Nintendo greatly expands its plans to take over China


They also explain their Tencent partnership

Entering China is like the new tech gold rush, and Nintendo is getting in on the action, thanks to the gargantuan entity that is Tencent. Speaking at a Q&A session, Nintendo presidentShuntaro Furukawa spoke at length about their plans for China, notably because so many questions were asked about it.

Furukawa lays it down, explaining, “the reason for our collaboration with Tencent is because they hold one of the largest positions in China’s network communication and game marketplaces, which we think will allow us to maximize the expansion of our business there. In the past, our dedicated video game systems like Nintendo DS and Nintendo 3DS were sold in China under the brand of our consolidated subsidiary, iQue Ltd., but we cannot say these were a great success.” Basically, Nintendo had issues in the past with China and decided they needed help.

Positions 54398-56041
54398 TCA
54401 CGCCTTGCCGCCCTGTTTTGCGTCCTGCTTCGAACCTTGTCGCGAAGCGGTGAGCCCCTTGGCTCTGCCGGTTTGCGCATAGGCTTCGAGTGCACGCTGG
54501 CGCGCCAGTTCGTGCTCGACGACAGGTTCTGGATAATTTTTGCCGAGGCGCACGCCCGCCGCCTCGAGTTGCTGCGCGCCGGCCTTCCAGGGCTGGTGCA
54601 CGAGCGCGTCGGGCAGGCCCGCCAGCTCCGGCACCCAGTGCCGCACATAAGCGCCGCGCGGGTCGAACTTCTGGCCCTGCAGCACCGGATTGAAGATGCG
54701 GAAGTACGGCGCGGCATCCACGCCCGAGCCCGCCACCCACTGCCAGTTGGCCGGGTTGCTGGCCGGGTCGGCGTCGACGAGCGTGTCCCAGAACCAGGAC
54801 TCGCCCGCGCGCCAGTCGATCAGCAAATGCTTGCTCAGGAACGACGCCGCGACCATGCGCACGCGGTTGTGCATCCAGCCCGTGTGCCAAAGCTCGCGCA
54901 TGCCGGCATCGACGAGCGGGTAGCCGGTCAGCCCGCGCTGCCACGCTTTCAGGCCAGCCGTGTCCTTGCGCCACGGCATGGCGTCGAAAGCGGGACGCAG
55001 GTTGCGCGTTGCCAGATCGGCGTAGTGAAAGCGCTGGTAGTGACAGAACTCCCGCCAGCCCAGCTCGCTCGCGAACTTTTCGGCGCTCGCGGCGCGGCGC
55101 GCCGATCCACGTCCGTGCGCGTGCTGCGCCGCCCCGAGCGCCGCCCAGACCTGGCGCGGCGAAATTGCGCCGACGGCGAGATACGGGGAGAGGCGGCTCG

The president says that although they’re primed and ready, nothing is certain yet, so Chinese Switch sales are not included in their financial forecast for the end of the current fiscal year (March 2020). Even then, Furukawa admits that Nintendo “would not anticipate it having a significant effect” on their financial results initially. He says that “expectations for our business there are probably very high,” but sagely explains that the market is mostly mobile and PC oriented: Nintendo calls this a “new challenge” to make the Switch appealing.

Regardless of the outcome, Nintendo’s mission statement remains the same: “expand the number of people who have access to Nintendo IP.” Furukawa says that includes the mobile arm of their business (which he refrains from clarifying further how that strategy will impact China) and theme parks. It’ll probably take a full year and change for any of this to matter, but it’s fascinating to see that they consider it a challenge all the same.